By Cullen Knowles
Even though music is a fundamental aspect of our society, music education is often considered to be an unnecessary part of our curriculum. Science, social studies, and mathematics receive far more attention than music education, and our school board has attempted to severely cut back on our music programs in the past. This clearly indicates that many educators fail to realize the exceptional benefits that music education provides for students.
Core courses such as science and mathematics are extremely crucial aspects of education, but music can enhance a student’s social skills and academic talents in ways that other subjects cannot. In addition to this, music can be extremely beneficial to a person’s health. Overall, extensive scientific research has yielded results that prove music education stimulates spatial intelligence, social skills, and mental health.
Cognitive development is critical when it comes to academic success, and music education can enhance the skills that a student needs in mathematics, science, and the language arts. Music affects more parts of the brain than any other function (Mannes), which indicates that students with some form of music education will have a significant academic advantage. Perhaps the most profound enhancement occurs in the areas of the brain that regulate language skills. For example, “Early musical training helps develop brain areas involved in language and reasoning” (Twelve Benefits). In addition to this, the effects of musical training will be beneficial to a student for the rest their life. In fact, undergraduates who received music education as children still exhibit higher IQs and levels of academic success (Hille). Music is therefore an essential part of education at any level, and enhanced cognitive development is only one of the many benefits of music education.
Social skills and adequate behavior are also essential to success in school and in the real world. Fortunately for students, music education provides exceptional opportunities for social interaction with other students and adults. For example, playing in a symphonic orchestra or in another large ensemble at a young age will encourage teamwork and stimulate communication skills (Twelve Benefits). These skills are paramount in any situation. In addition to this, performing a piece on a musical instrument helps a student gain confidence and overcome their worst fears (Twelve Benefits). Overall, music education can develop a student’s social skills along with their cognitive abilities, which can give the student the necessary tools for a successful and fruitful life.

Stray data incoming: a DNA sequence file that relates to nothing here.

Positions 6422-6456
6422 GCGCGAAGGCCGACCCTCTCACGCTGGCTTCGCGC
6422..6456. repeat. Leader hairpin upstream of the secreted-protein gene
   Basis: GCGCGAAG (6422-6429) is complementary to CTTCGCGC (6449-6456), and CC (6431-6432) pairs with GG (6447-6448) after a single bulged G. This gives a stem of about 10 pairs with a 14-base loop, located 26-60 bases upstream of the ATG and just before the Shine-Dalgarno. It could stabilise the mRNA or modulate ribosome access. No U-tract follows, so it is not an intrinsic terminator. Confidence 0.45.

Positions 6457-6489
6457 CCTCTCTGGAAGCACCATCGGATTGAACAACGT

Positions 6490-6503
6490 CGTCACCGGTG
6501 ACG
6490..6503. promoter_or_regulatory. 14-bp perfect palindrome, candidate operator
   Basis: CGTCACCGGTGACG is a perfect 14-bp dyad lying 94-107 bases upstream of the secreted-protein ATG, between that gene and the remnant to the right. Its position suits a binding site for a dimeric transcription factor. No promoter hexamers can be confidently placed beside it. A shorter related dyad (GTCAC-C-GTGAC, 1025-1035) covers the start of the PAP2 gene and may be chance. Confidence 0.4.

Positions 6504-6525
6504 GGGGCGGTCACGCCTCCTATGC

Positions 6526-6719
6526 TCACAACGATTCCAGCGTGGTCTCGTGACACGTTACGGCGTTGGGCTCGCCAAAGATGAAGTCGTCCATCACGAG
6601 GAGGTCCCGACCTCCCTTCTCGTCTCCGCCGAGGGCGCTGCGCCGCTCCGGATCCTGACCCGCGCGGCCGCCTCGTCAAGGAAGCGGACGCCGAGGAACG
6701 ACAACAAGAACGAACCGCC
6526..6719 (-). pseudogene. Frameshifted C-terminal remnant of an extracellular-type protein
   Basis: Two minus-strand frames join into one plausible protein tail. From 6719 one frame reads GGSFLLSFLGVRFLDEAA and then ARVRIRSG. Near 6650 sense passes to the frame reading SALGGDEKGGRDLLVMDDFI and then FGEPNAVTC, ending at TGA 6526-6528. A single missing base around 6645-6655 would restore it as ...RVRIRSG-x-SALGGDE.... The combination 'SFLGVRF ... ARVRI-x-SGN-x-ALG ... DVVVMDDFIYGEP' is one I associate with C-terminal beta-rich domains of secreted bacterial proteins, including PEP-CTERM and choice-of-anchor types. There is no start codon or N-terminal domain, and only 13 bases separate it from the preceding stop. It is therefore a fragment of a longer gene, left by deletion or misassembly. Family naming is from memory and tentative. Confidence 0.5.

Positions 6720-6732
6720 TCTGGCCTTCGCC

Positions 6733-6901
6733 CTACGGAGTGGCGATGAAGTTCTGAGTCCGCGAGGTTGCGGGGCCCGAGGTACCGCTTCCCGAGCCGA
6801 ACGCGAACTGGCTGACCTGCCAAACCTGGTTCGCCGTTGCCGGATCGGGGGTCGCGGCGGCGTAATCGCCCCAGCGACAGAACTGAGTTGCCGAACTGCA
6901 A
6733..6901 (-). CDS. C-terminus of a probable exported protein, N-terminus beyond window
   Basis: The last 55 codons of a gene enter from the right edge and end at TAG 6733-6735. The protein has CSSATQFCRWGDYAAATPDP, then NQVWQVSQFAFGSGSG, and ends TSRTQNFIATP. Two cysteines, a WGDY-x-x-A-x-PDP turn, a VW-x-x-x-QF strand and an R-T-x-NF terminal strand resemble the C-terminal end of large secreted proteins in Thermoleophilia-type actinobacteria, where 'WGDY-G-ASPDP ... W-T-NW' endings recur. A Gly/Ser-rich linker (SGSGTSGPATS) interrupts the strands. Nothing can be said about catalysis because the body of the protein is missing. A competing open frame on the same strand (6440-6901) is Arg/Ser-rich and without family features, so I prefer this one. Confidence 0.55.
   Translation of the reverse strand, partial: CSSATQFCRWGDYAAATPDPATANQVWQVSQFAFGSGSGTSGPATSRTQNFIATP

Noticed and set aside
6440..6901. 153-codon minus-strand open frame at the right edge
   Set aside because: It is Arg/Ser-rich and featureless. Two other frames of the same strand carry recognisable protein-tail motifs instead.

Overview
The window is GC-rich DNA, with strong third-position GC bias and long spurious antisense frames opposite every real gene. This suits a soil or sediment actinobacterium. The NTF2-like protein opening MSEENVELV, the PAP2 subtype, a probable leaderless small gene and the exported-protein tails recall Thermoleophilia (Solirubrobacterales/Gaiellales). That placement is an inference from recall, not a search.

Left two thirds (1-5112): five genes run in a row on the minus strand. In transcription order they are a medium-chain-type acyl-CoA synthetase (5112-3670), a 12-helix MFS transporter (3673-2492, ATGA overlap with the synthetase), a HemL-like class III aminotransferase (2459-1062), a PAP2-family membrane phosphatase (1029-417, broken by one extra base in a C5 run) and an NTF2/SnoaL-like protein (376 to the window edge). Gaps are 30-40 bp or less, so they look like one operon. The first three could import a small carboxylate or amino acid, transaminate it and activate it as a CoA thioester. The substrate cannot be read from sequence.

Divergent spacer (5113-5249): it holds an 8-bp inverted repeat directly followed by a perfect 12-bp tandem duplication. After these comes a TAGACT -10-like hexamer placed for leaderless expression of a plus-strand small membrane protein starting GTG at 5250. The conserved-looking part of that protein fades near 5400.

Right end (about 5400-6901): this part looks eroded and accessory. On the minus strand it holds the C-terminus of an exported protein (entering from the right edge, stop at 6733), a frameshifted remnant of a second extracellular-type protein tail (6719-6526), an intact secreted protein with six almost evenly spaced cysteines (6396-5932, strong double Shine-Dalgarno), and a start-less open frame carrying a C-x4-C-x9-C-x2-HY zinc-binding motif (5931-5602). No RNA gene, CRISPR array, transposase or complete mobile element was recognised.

Music can definitely do amazing things to the brain in areas that preside over intelligence and behavior, but the most profound aspect of music is its ability to heal the mind of an individual. For example, music can help restore a person’s neurological and physical functions after a stroke, and a particular method of treatment known as melodic intonation therapy is often used to treat many different neurological deficits. In fact, this therapy can help some patients regain motor control and their ability to speak (Mannes). Music education could aid the instruction of physicians who would use this type of therapy, which indicates that music education might eventually become an invaluable tool for medicine.
Music is without a doubt one of the most significant aspects of education. It can enhance a student’s abilities in many academic areas and provide unique social encounters, and the rewards and benefits of music education are validated by a profound amount of scientific research. However, many school administrators and education officials refuse to recognize these facts, and our school district’s music programs have been placed on the chopping block numerous times. Without music, our students would definitely lose opportunities and benefits that no other aspect of education could provide.
- Dooley, Kevin. “Piano Strings.” Flickr. Yahoo!, 23 Dec. 2011. Web. 25 Sept. 2013.
- Hille, Katrin, Kilian Gust, Urlich Bitz, and Thomas Kammer. “Abstract.” National Center for Biotechnology Information. US National Library of Medicine, 04 Mar. 2011. Web. 22 Sept. 2013.
- Mannes, Elena. “’The Power of Music’ to Affect the Brain.” NPR. NPR, n.d. Web. 22 Sept. 2013.
- “Twelve Benefits of Music Education.” Twelve Benefits of Music Education. Children’s Music Workshop, n.d. Web. 22. Sept. 2013.